And then I had my boys. I gained a little more than I should have with each pregnancy. I lost most of the weight between pregnancies with a bit of discipline, but still started each pregnancy five pounds heavier than the one before. And now, here I sit, over a year after the birth of my third son, still struggling to get my weight down. It’s been harder this time. I’m not that far out of a healthy weight range for my height, but those pounds make a difference.

I started this year pumped full of motivation to lose the baby weight, just like millions of others who make grand new year resolutions and swear they’ll stick with them. I actually had a really successful start and quickly lost 15 or so pounds early in the year. And then I got lax and the number on the scale started creeping up again. I’ve been playing the yo-yo game ever since. Lose a few, gain a few, lose a few, gain a few. Lather, rinse and repeat. It would be so much easier if I didn’t love food so darn much!

The funny thing about those little guys on my shoulders is that, in my mind, the angel is blissfully plump. The devil is thin and decrepit. I secretly think that the angel wants me to enjoy the chocolate. He wants me to enjoy the beautiful world of delicious food…just in moderation, of course.

Thankfully, there’s no shortage of drool-worthy food out there which can still be enjoyed within the framework of wanting to shed a few pounds. And there’s no better time than the summer, when produce is at its peak and the hot weather naturally inclines us to eat lighter, to achieve those healthful goals. Take advantage of the season’s bounty to enjoy fresh salads full of vibrant summer flavors, like this grilled peach and prosciutto salad in a creamy barbecue-inspired dressing. Ripe peaches, at their summer best, get grilled to bring out even more of their natural sweetness. Combine that with crisp red onion slices, savory prosciutto, and salty gorgonzola, drizzled with a slightly-spicy BBQ dressing, and you’ll be singing summer’s praises.

Grilled Peach and Prosciutto Salad with Creamy BBQ Dressing

Ingredients

  • 3 peaches, sliced
  • 8 slices prosciutto, chopped
  • 1/2 red onion, very thinly sliced
  • 8 cups mixed spring greens
  • 3/4 cup gorgonzola cheese, crumbled
  • Vegetable oil, for rubbing the grill

For the Creamy BBQ Dressing:

  • 1/3 cup ketchup
  • 1/4 cup mayonaisse
  • 1 tablespoon brown sugar
  • 1 tablespoon dijon mustard
  • 1 tablespoon worcestershire sauce
  • 1 1/2 teaspoon apple cider vinegar
  • 1/4 teaspoon onion powder
  • 1/4 teaspoon cayenne pepper

Directions

Wipe your grill with a bit of vegetable oil to help prevent sticking. Preheat the grill at medium heat. Place the peach slices on the preheated grill and cook for a couple minutes on each side, until tender. (The peaches can be used hot off the grill or chilled.)

To prepare the dressing, stir the ketchup, mayo, brown sugar, mustard, worcestershire sauce, vinegar, onion powder, and cayenne pepper together until smooth. Refrigerate until using.

To assemble the salad, place about 2 cups of the spring greens on each plate. Scatter the onion slices over the greens. Arrange the peaches in the center. Top with the prosciutto and gorgonzola. Drizzle with the dressing.

Makes 4 Entree-Sized Salads

Simple S’mores Pudding Cups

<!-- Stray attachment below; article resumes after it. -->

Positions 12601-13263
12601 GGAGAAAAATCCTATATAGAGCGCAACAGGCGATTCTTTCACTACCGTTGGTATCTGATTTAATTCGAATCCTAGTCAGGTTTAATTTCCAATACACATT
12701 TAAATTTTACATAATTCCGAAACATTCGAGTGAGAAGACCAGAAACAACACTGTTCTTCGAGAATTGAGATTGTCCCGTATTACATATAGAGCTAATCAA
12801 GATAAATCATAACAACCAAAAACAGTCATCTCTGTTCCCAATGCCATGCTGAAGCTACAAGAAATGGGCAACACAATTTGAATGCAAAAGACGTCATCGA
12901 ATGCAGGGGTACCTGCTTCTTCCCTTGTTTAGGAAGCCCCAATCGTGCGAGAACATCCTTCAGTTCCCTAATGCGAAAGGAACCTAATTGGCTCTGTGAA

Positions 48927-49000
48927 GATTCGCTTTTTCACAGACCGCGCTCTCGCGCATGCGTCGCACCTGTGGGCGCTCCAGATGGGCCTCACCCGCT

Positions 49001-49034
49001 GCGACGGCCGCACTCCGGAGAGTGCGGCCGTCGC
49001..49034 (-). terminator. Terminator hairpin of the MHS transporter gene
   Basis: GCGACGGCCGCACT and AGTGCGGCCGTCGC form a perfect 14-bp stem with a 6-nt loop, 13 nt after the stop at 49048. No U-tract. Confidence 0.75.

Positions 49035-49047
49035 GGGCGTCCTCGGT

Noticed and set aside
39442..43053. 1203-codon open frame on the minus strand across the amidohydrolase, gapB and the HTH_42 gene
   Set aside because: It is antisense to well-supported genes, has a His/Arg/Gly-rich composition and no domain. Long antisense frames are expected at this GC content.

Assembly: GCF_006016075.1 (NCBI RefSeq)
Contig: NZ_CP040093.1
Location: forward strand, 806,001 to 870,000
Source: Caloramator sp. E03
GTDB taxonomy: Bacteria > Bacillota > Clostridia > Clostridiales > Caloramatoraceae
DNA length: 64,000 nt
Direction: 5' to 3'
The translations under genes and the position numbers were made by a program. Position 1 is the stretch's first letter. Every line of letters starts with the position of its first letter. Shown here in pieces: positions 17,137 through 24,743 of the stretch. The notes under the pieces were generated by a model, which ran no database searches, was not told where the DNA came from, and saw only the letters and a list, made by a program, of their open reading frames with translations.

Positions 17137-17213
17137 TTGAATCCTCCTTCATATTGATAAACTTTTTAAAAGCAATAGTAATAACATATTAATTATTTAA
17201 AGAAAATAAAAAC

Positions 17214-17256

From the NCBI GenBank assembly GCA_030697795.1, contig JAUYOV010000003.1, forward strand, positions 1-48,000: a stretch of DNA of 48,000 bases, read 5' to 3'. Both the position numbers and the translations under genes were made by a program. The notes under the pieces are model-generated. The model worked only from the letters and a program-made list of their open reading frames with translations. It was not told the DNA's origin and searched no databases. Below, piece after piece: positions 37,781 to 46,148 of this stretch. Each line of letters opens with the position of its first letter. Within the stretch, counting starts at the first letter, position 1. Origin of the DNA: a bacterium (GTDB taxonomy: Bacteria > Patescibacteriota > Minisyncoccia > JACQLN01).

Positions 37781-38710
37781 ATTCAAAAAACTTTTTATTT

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In bizarrely timely fashion, a friend of mine posted this quote, just as I was drafting this post, How much of this stuff has anything to do with who you are now and who you are becoming? Words to purge by…

I yearn for the simple life, a life with minimal clutter and limited complications. Just an uncluttered life focused on family, friends, and enjoying this beautiful world. But sometimes it seems practically impossible to achieve this state of uncomplicated living. We seem to accumulate stuff at twice the rate I can use it, gift it, donate it or trash it. And, my goodness, do kids come along with a lot of accessories…even after you’ve said no to the wipe warmers, diaper genies, bottle sterilizers, sleep positioners, and the tap-dancing monkeys that Babies R Us told you were newborn essentials. Honestly, I don’t even need bottles. I don’t need a swing or a special baby food maker. Heck, we barely used the baby’s crib for the first year of his life. Just give me my baby, a few onesies, a soft blanket, and a ridiculous quantity of baby wipes. (I’m not sure I could live without baby wipes.)

But kids amass stuff no matter how hard you try to avoid it. Puzzles and action figures and five million tiny legos. And little plastic toys from happy meals and musical instruments and samurai castles. And cars and books and stuffed toys and train sets. And a toy kitchen, a toy workbench, and something called bonkazonks. And coloring books, sticker collections, broken crayons, and cowboy hats.

And I’m also to blame for our accumulation of stuff. Because I need matching dishes and glasses. And I needed a sombrero for my Mexican fiesta (which will now live in the basement just in case I want to throw another fiesta). And we couldn’t possibly have had a lemonade stand without a proper lemonade dispenser. And my life wouldn’t be complete without those little metal nest candleholders and turquoise birdie candles. It all seemed so important at the time, but now it achieves nothing besides making me feel claustrophobic in my own home.

I don’t even want to think about the paperwork we collect. Bills and important forms and certificates. A million pages of important paper to file and save, just in case. Just in case.

And then the sasquatch ate mommy and daddy…